This year has certainly made the record books for snow and ice this winter and water this spring. Many of our landscape plants were slow to emerge due to the long winter and the cool weather this spring. And those that did fully leaf out are now under several inches (or feet) of water in some locations. This "one-two punch" will certainly have a negative effect on some of the plants in your landscape.
What can you do?
Unfortunately there is nothing you can do to change the weather. There is not even a lot you can do if your garden or landscape was flooded. At least, not until the water recedes. While many landscape plants will survive short periods of flooding, extended periods of standing water are often detrimental because of declining levels of oxygen in the soil.
As soon as possible, remove flood debris, such as plastic containers, wood, and plant debris, from the landscape. If additional soil or sediment has been deposited on lawns or over tree root systems, removal may be necessary. One inch of silt or soil is sufficient to kill a lawn. Silt deposits of 3 inches or more can be injurious to trees.
What about damage to a vegetable garden?
If a garden was destroyed in the flood, there is still time to plant some replacement vegetables. Vegetables like snap beans, cucumbers, summer squash, sweet corn, and several other crops will still have time in the remainder of the season to produce normal yields. It may be possible to salvage some vegetables in the garden if the plants survive the flooding. Leafy vegetables, such as lettuce and spinach, should be pulled and discarded. Flood waters likely contain potentially harmful microorganisms and leafy vegetables are difficult to wash completely. Vegetables that produce fruit (tomatoes, peppers, eggplant, cucumbers, etc.) should be safe to eat by the time they are mature. For additional safety wash the fruits thoroughly before eating.
When will I know if my plants are okayÃ¢â‚¬Â¦or not?
You should know if vegetable and flowering annuals survive within one to two weeks. These plants do not have large storage reserves, therefore, they will show damage first. With woody plants, the wait may be much longer. After the floods of 1993, it took a couple of years for some trees to either fully recover from the floods or die. Survivability depends greatly on the species and the site. Symptoms of stress for trees and/or shrubs can seem relatively minor with leaf yellowing, reduced leaf size and shoot growth, and sprouts along the stem or trunk, to fairly obvious stress symptoms such as crown dieback, early fall coloration and/or leaf drop, and large seed crops in years to come.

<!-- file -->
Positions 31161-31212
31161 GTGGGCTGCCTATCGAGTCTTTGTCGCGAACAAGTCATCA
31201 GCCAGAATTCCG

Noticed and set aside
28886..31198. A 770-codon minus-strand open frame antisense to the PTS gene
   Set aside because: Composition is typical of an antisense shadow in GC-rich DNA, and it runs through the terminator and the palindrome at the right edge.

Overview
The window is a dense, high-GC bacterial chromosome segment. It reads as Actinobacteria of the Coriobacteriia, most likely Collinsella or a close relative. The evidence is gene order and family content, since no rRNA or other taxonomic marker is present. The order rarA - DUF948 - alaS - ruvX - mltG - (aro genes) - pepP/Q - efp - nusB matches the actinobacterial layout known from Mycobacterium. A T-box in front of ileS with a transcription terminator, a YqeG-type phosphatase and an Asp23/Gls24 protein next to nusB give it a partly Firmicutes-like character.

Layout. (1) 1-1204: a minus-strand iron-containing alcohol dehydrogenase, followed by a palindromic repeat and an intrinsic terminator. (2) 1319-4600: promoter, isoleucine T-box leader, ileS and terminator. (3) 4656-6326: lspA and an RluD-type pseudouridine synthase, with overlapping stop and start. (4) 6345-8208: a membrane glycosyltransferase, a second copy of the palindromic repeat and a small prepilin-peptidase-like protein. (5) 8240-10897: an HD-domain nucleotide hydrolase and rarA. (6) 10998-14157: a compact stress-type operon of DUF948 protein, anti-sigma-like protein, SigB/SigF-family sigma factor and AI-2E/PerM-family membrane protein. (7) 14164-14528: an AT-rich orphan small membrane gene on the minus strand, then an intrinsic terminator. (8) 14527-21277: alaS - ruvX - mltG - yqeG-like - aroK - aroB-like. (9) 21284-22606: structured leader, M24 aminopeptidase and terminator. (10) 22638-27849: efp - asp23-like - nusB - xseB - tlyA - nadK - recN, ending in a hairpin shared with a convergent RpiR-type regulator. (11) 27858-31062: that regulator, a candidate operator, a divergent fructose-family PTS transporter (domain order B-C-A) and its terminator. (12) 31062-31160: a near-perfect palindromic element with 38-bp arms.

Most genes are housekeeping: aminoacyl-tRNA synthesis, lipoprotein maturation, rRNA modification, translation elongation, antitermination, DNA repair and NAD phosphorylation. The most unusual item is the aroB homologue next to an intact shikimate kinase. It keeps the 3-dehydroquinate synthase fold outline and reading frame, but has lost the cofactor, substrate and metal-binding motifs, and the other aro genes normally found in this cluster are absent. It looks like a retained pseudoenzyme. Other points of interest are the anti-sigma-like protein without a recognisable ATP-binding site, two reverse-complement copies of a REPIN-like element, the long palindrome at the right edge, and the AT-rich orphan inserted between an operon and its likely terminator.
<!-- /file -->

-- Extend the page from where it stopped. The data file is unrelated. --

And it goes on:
Are there any plants that are more likely to survive flooded or wet soils?
Certainly, there are even plants that will tolerate standing waterÃ¢â‚¬Â¦all the time. Bald Cypress (Taxodium distichum), Alders (Alnus species), Willow (Salix species), and River Birch (Betula nigra), will easily survive standing water and are often planted along edges of ponds. Other trees that should tolerate brief periods of saturated or flooded soils without injury are Red Maple (Acer rubrum), Boxelder (Acer negundo), Sycamore (Platanus occidentalis), and Cottonwood (Populus deltoides). A few herbaceous perennials that prefer moist or wet soils include: Yellow Flag (Iris pseudocorus), Joe-Pye Weed (Eupatorium purpureum), Spiderwort (Tradescantia species), Cardinal flower (Lobelia cardinalis), Ligularia (Ligularia species), Hardy Hibiscus (Hibiscus species), and tender perennials like Canna (Canna xgeneralis) and Calla Lily (Zantedeschia hybrids).
Plants that are most likely to be damaged by flooding are: many species of evergreens such as Pine (Pinus), Spruce (Picea), and Fir (Abies), many Oak (Quercus) species, Sugar Maple (Acer saccarhum), Crabapples (Malus species), Redbud (Ceris canadensis) and Magnolias (Magnolia species). A few herbaceous perennials that do not tolerate wet soils include: LambÃ¢â‚¬â„¢s ear (Stachys byzantina), Butterfly weed (Asclepias tuberosa), Russian Sage (Physostegia atriplicifolia), Stonecrop (Sedum species), and many spring flowering bulbs like Daffodils (Narcissus), Tulips (Tulipa), Crocus (Crocus), and Hyacinth (Hyacinthus). For more information on flooding resources, including flooding effects on plants, check with your local county extension office.
Links to this article are strongly encouraged, and this article may be republished without further permission if published as written and if credit is given to the author, Horticulture and Home Pest News, and Iowa State University Extension and Outreach. If this article is to be used in any other manner, permission from the author is required. This article was originally published on June 16, 2008. The information contained within may not be the most current and accurate depending on when it is accessed.